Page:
Dr. M. M. Vennemann, from the University of Munster, in Germany studied 333 infants who died of SIDS and 998 infants from the same age groups that did not die. What they found was that infants who were breastfed has a greatly reduced chance of SIDS. Exclusive breastfeeding at one month of age cut the SIDS risk in half.
The researchers compared the infants from the two groups at two weeks and found that only half of the infants that had died were breastfeeding. In comparison, 83 percent of the control group of infants were still breastfeeding at this point. At one month the numbers had dropped slightly, yet the control group still had higher breastfeeding rates. The infants who suffered from SIDS were only breastfeeding at a 40 percent rate, while the control group was at 72 percent.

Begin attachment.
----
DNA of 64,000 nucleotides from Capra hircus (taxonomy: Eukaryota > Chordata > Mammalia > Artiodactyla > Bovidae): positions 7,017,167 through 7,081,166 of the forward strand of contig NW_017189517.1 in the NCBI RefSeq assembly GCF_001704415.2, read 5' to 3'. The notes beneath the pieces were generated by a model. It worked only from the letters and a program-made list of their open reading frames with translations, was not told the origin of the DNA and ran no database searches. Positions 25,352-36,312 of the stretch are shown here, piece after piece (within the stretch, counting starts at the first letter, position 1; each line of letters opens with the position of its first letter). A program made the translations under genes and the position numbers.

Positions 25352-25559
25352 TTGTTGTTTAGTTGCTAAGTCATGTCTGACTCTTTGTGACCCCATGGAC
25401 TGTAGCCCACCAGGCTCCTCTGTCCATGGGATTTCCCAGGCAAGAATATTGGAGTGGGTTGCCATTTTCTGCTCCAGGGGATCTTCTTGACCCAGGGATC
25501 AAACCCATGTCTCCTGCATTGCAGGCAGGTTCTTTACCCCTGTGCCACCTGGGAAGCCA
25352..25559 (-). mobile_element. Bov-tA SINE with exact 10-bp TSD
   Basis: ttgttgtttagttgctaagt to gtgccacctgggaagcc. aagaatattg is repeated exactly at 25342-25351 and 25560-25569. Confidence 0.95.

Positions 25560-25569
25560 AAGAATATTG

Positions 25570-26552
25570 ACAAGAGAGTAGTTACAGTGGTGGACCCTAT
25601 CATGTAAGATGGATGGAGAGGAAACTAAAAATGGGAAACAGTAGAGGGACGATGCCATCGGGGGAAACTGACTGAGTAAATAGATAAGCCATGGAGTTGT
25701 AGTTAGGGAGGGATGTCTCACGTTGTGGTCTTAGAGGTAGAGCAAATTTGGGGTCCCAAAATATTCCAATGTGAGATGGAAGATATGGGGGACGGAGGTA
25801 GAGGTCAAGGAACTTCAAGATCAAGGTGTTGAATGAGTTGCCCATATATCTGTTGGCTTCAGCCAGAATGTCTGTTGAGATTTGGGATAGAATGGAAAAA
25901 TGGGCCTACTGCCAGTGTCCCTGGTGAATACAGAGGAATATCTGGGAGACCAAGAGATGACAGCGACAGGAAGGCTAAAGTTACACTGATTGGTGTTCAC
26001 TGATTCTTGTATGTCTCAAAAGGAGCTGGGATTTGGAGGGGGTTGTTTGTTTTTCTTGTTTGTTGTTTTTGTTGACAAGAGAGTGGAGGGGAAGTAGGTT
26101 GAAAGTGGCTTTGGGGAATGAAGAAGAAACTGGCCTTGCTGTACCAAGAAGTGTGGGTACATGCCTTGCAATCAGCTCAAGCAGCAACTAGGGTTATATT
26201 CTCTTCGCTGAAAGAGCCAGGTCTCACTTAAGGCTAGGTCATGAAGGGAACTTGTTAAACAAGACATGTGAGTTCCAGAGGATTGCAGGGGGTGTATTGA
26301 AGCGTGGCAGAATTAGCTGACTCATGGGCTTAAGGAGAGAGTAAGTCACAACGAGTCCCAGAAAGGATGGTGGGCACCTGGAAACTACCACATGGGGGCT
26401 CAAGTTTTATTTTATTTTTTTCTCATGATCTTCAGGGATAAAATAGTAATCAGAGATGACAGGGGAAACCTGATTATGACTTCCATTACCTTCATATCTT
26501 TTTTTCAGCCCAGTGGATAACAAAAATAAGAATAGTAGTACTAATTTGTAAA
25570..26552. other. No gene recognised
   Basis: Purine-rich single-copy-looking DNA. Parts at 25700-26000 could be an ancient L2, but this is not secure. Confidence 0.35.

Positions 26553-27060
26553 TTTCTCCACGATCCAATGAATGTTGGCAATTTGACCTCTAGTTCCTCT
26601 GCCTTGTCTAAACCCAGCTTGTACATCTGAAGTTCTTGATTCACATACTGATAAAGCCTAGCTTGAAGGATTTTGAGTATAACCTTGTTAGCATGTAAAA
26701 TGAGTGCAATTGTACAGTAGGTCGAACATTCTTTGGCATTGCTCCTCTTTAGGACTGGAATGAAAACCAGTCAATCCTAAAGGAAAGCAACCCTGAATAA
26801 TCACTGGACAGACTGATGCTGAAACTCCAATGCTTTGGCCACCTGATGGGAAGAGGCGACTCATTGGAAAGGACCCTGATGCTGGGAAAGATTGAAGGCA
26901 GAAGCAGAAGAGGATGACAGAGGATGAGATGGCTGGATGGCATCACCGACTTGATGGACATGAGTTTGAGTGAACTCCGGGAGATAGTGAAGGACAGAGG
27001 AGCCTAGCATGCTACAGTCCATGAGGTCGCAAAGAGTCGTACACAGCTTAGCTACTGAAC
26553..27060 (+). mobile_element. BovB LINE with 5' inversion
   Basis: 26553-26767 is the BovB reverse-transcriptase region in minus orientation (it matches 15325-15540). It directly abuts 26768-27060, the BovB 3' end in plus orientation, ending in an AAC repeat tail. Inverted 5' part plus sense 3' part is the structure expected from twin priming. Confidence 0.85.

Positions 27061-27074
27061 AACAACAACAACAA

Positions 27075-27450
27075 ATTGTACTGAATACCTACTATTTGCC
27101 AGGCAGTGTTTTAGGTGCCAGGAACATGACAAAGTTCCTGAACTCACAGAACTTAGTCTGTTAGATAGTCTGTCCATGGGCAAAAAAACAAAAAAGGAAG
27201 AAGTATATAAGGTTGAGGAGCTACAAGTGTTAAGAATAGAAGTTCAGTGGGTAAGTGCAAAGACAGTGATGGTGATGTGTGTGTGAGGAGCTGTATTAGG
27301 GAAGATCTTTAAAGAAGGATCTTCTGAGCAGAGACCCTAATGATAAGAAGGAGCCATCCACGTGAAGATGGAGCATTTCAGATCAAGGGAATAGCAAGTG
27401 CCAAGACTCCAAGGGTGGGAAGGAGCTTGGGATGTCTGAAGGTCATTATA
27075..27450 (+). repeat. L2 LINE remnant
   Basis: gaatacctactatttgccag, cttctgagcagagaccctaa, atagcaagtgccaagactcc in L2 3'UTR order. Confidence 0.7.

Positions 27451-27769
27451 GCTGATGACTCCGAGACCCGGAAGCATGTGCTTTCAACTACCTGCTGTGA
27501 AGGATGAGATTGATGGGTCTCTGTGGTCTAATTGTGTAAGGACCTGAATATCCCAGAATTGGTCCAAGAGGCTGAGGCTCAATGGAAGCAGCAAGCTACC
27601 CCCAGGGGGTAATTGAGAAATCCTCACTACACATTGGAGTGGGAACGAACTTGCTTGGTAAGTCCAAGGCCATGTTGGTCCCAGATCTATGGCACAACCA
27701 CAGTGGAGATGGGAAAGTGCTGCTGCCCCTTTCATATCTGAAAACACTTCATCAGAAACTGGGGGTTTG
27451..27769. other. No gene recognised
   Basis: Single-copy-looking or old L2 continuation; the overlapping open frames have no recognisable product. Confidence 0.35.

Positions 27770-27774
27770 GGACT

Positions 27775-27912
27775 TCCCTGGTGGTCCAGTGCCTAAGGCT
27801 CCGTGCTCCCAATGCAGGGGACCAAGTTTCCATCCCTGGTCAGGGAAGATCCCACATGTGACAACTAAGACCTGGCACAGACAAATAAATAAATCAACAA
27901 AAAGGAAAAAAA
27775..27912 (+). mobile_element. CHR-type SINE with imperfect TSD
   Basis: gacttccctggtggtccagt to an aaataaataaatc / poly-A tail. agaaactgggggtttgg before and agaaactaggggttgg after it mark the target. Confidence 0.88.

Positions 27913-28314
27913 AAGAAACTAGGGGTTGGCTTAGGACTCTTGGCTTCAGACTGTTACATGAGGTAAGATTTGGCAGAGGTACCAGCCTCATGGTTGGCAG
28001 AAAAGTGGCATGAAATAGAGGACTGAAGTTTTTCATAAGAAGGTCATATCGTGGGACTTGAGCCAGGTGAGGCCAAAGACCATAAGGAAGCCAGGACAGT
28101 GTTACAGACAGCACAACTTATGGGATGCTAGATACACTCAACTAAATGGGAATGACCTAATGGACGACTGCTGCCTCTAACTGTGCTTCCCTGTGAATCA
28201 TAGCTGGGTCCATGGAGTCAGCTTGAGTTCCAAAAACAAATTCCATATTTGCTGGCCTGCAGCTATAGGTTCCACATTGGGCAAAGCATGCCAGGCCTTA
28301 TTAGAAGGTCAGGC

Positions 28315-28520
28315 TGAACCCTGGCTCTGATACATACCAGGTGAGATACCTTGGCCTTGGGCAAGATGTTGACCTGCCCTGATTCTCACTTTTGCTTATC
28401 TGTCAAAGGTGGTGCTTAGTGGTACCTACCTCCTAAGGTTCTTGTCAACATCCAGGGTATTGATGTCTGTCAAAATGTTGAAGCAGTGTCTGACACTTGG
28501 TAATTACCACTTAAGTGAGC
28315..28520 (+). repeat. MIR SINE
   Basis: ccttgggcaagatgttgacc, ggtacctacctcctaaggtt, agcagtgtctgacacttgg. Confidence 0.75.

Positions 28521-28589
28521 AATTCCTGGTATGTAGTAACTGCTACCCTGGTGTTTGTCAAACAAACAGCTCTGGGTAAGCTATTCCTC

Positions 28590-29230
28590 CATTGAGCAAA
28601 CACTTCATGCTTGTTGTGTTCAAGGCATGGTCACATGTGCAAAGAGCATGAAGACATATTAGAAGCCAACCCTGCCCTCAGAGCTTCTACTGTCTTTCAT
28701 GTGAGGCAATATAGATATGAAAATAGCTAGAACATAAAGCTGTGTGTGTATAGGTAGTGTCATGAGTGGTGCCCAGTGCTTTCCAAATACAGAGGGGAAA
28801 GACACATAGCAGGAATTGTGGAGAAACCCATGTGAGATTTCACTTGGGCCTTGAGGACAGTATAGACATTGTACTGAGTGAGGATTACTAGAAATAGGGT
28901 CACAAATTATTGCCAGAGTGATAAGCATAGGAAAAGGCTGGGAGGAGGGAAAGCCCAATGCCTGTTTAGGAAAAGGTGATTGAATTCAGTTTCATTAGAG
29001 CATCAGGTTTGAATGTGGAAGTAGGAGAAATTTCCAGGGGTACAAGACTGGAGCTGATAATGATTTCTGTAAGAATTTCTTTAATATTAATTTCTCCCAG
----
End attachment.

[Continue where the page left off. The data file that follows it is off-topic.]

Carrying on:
While exclusive breastfeeding offered the most protection from SIDS, even partial breastfeeding offered some reduction to the risks.
The researchers say this points to evidence that exclusive breastfeeding can cut SIDS risks significantly.
Not all countries recommend breastfeeding as a risk reducer for SIDS. The German researchers hope that this evidence will help convince more countries to recommend breastfeeding. As evidence for the benefits that breastfeeding offers continues to grow, recommendations to breastfeed are being pressed by more countries.
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